Let’s say you’re planning on doing that a year out. That’s $165 a month. If it was two years, that’s $83 a month. That’s still a lot of money. When you think about the things you spend your money on daily when you have Netflix subscriptions or Sirius radio, and say you have a newer truck that you’re paying anywhere from $400 to $600 a month. What if you turn your vehicles into something a couple of years older and save a few hundred dollars a month? There are different things from a budgeting standpoint that you could do to make this happen. I bring these things upfront again, because the biggest roadblocks that I’ve seen from people is the money thing.

After that, when it comes down to preparing for the hunt, this is another thing that’s a big learning curve. There are so many tools out there. The biggest rule is your mind, the knowledge that you gain, like listening to podcasts, just try to get that information in and learn as much as you can. One thing that helped me out a lot when I started going out west specifically for elk hunting was Corey Jacobson, his Elk 101 has the University of Elk Hunting. It’s an online course that you subscribe to. It lays it out from beginning to end, everything through it to make that elk hunt happen. It’s a little bit of investment with about $100 a year. In the grand scheme of things, it’s nothing for the knowledge you’ve learned and how you can be a lot more prepared for that hunt. That’s another thing that I’ve found helpful. It’s investing yourself in knowledge and having plans going forward.

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With whitetails, that way I grew up, I wanted to go into an area and scout it out. I’ll strap on my boots and I went for a hike. I looked for the rubs, scrapes, bedding areas, trail features and all that. What’s nice now with things like onX has their hunt app and Google Earth, you can scout from a couple of thousand miles away and at least have an idea of what you’re getting into. By utilizing that information, you’ve learned on a podcast or reading with where the elk live. You can put those pieces together and create yourself a hunt plan and stay organized. Have five areas that you think would go to, one being your primary, then having backup spots. Once you go on some of these trips, you get out there and you don’t find elk and you don’t have a backup plan, you start scrambling. You start stressing yourself out and it makes it a lot easier for you to quit. When you have a system in place to prepare for that, then you’re a lot more apt to succeed because you’re organized. It goes that way in anything in life. When you have that plan in place, it seems to help out more.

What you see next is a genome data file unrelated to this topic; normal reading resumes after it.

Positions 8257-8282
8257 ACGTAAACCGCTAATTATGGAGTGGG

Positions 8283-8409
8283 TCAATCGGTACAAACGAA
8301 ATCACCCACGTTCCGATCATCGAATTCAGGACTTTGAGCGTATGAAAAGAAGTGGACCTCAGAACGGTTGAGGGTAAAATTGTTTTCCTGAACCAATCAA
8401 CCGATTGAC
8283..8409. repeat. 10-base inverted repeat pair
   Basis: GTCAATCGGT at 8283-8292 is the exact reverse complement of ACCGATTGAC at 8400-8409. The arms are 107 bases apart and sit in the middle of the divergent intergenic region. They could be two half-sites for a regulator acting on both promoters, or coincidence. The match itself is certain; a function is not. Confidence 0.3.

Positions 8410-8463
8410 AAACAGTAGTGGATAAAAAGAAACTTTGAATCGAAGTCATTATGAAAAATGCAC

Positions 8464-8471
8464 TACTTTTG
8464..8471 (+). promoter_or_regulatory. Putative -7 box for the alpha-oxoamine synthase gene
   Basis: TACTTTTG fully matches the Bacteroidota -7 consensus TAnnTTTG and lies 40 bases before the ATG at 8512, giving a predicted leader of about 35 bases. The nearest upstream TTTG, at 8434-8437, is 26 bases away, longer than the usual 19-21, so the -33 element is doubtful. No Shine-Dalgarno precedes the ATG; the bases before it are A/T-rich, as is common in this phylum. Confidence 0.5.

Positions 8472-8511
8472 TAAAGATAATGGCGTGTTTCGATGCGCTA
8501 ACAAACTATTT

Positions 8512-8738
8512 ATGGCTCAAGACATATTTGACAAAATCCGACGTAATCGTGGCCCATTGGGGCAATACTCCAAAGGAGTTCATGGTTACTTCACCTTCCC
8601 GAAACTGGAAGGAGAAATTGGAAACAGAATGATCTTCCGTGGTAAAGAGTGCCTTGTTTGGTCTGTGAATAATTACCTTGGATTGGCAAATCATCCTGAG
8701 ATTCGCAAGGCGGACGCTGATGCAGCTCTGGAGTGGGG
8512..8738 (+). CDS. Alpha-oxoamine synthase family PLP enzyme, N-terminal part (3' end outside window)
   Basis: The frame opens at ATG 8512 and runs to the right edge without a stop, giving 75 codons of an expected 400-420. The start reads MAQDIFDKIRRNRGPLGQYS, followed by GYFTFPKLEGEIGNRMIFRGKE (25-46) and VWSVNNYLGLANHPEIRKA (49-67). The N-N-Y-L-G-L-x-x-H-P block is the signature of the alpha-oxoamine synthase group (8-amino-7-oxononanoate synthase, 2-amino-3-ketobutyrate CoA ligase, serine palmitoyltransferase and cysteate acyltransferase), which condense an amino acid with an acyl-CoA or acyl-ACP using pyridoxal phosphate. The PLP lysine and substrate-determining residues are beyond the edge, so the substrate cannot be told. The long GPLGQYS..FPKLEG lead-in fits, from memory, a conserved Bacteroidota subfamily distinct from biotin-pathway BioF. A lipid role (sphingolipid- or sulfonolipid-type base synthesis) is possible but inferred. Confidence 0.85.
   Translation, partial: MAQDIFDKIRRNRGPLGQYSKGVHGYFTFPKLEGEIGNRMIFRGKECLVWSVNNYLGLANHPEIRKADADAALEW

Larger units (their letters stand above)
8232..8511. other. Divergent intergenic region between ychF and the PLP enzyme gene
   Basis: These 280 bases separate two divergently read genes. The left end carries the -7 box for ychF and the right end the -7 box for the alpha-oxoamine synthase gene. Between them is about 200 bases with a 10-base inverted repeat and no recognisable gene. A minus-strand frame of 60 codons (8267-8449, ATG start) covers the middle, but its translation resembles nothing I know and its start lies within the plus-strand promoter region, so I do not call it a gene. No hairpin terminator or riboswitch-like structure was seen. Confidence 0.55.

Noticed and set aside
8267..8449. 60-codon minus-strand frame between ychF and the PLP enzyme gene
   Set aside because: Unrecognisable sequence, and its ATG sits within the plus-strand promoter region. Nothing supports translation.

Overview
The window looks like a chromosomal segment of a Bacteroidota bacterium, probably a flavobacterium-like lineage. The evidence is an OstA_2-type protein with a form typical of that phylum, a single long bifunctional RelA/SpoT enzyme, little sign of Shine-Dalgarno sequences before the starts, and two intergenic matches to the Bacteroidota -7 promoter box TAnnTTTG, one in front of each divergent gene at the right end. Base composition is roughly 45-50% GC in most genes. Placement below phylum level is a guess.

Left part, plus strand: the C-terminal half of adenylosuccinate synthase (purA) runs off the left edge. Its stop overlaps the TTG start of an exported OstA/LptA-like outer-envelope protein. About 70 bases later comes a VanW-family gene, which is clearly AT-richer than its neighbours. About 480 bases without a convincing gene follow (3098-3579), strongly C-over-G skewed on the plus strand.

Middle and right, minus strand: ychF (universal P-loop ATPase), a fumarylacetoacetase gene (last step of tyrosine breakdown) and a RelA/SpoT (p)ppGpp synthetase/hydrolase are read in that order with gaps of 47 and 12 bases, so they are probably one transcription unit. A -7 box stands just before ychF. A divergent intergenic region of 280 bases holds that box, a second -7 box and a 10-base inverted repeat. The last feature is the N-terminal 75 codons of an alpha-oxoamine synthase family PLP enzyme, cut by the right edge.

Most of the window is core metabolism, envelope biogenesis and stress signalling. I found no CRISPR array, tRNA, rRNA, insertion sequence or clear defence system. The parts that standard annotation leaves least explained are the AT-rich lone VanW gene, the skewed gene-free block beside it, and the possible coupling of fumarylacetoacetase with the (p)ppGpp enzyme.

WTR Martonik | Lessons From Hunting PodcastAnother thing that I’ve learned from personal experience and as well as from my guests is the physical preparation. It’s physical conditioning for going on these hunts. Am I saying that you need to be in the best shape possible to succeed? No, I’m not saying that. One of the things I always say is, “You’ll never wish you had worse shape.” I thought I was in good shape. I get out there and the elevation would hit you. I felt like I was short on breath and the mountains looked a lot bigger than on the internet, that’s for sure. That was a big thing for me. Some of the things that I did to prepare for that, I worked out every morning. It’s one of those things that I just stayed disciplined with, wake up at 4:30 in the morning and go workout. What I think is more important than the type of workout your doing is just being consistent with it. If you’re walking two miles a day, then all of a sudden, you’re doing three miles, 2.3 miles or 2.4 miles, that’s better than the day before. It’s constantly working on it and staying consistent. The physical conditioning aspect has been a big proponent in getting ready for a hunt.